"In 'Antony and Cleopatra', Shakespeare is particularly interested in the psychological burdens that those in positions of power must endure". Examine the different representations of leadership in the play.

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“In ‘Antony and Cleopatra’, Shakespeare is particularly interested in the psychological burdens that those in positions of power must endure”. Examine the different representations of leadership in the play.

As is often true of the study of history in general, the people who dominate Shakespeare’s historical plays are those in positions of power and authority. This is simply because such people will be the ones to effect history in the most significant way. In ‘Antony and Cleopatra’ we see several different leadership figures, who show all of the range of burdens, strains and qualities that those in positions of power can have (such as Antony himself, Cleopatra, Caesar, Lepidus and Pompey). In terms of leadership, Classical Renaissance ideas can be very helpful when trying to approach Antony and Cleopatra for the first time. The traditional idea of heroism and leadership was summed up in the quality known as ‘virtus’, which describes the characteristics of a virile nature, military strength, and old ideas of chivalry and honour. Renaissance artists such as Machiavelli in ‘The Prince’, modified this to emphasise calm ruthlessness and intellectual power. As we shall see, these two opposing views of what a leader should be (the traditional and renaissance ideals) are reflected in the struggle between Antony and Caesar. Antony, representing the old ‘virus’ values, is defeated and replaced by Caesar, representing the Machiavellian hero. Thus I shall begin with these two characters, whose conflict is vitally central to the play.

Antony is represented as an old-fashioned hero, whose moral blemishes are excused because of his heroic nature. Maecenas tells us that his “taints and honours waged equal with him” (Act 5, scene 1). These taints become apparent in the first act when we discover that Antony in fact has a wife (Fulvia), even though we have just watched the obvious love affair that he is having with Cleopatra. When he returns to Rome (having heard of the death of his wife), he soon marries Caesar’s sister thus betraying Cleopatra. However, we do also see that Antony has an obvious preoccupation with honour, reputation and ancestry. His past military glory is very important to him, and it is for these ideas of honour and ancestry that he eventually will return away from Egypt and back to war. These are all characteristics of the traditional hero, whose titanic anger would have won him favour in the eyes of the Shakespearean audience, but perhaps not as much, in a modern audience. This is because he is more likely to be seen in modern times as an impulsive reckless leader who leads with his heart and not his head. In Act 3 scene 10, Antony’s declaration that he will fight by sea has the ring of bluster and bravado, and is an emotional response to Caesar’s challenge. His decision alarms even the most humble soldier who pleads:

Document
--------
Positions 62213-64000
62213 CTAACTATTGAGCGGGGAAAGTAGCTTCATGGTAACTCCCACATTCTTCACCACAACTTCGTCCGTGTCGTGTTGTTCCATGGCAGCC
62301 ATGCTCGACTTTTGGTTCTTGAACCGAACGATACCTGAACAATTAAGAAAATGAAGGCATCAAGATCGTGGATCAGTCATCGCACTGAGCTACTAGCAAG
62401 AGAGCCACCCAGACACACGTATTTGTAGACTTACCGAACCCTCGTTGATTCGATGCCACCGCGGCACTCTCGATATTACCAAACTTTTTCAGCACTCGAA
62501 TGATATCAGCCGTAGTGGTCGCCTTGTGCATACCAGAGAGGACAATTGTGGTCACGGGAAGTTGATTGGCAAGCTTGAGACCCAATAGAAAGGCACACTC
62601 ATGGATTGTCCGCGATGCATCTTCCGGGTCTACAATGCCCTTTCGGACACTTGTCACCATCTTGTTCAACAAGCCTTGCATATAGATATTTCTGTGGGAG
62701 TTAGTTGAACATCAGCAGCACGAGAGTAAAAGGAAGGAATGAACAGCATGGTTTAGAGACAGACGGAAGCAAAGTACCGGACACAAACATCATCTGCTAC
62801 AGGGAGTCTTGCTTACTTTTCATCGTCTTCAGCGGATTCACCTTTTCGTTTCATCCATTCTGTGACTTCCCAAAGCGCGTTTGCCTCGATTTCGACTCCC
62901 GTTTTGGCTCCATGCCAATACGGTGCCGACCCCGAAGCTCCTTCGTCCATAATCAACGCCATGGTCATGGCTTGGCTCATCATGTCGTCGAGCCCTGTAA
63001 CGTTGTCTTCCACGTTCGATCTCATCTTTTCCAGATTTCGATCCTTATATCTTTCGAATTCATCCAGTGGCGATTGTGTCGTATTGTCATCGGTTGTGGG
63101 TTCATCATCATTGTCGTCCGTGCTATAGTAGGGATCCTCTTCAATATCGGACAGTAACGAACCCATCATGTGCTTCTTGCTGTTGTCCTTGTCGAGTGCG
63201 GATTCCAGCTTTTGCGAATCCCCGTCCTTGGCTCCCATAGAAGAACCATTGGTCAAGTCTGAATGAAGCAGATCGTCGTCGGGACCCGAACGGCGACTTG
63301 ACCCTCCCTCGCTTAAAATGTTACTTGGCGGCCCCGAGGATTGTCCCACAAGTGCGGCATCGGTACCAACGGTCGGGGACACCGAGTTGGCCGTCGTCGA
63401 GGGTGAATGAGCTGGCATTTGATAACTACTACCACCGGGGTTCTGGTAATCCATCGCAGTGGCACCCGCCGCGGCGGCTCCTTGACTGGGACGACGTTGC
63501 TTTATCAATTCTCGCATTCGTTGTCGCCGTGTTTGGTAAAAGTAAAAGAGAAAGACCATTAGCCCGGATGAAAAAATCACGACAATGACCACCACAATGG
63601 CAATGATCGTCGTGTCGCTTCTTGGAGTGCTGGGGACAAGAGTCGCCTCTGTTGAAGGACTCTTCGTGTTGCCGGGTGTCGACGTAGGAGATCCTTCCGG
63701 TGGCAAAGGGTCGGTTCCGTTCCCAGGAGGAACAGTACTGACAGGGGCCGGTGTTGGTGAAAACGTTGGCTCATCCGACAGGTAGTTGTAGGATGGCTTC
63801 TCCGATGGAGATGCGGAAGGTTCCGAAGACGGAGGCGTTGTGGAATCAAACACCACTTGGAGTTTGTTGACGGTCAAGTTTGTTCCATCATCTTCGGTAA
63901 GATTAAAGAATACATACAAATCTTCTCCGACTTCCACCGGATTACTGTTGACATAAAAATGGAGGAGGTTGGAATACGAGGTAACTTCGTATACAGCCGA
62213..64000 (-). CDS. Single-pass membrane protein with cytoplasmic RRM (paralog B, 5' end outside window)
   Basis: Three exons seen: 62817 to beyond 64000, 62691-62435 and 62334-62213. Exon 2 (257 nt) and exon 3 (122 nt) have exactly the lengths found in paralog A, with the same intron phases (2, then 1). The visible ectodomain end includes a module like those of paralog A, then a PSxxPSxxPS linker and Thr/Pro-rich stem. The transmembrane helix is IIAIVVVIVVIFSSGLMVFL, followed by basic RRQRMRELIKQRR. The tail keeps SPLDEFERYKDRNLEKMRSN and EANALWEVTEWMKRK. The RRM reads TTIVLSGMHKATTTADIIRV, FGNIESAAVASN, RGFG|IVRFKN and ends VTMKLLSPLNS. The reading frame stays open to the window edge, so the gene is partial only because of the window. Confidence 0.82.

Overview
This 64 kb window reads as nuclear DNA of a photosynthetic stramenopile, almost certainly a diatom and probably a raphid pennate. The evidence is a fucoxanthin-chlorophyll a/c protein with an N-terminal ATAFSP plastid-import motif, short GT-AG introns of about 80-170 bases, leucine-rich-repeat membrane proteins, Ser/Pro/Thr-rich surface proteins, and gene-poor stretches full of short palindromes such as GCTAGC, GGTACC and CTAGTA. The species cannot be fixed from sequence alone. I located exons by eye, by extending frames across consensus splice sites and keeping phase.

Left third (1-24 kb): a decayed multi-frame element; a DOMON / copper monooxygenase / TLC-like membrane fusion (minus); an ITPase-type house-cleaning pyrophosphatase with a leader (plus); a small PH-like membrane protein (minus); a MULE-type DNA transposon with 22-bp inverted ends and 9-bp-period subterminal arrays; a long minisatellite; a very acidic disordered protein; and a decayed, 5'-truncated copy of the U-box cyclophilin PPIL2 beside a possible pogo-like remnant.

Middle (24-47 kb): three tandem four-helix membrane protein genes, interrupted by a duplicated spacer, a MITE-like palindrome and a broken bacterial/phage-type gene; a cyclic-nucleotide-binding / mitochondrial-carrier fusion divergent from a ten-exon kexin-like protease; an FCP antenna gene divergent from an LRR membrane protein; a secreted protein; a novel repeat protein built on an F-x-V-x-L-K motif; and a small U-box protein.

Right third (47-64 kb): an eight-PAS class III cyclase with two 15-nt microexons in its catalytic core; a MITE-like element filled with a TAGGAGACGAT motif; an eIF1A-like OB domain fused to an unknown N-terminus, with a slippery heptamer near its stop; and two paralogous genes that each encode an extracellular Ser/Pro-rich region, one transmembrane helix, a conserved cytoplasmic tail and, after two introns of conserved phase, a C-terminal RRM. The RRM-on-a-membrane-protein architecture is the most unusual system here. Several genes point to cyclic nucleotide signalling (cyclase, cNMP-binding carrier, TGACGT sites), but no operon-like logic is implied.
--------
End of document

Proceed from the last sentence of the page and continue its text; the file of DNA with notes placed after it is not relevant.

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“O noble emperor, do not fight by sea/Trust not to rotten planks”

Sweeping, flamboyant gestures, such as his challenge to single combat and his declarations of the love he feels for Cleopatra (which he sees as liberating and life enhancing – “The nobleness of life is to do thus” Act 1 scene1) provide a stark contrast to the behaviour of Caesar. Another element that is central to Antony as a leader, is the constant conflict between duty and desire. This conflict results in a felling of guilt, a sense that he has neglected his duty to his people. It ...

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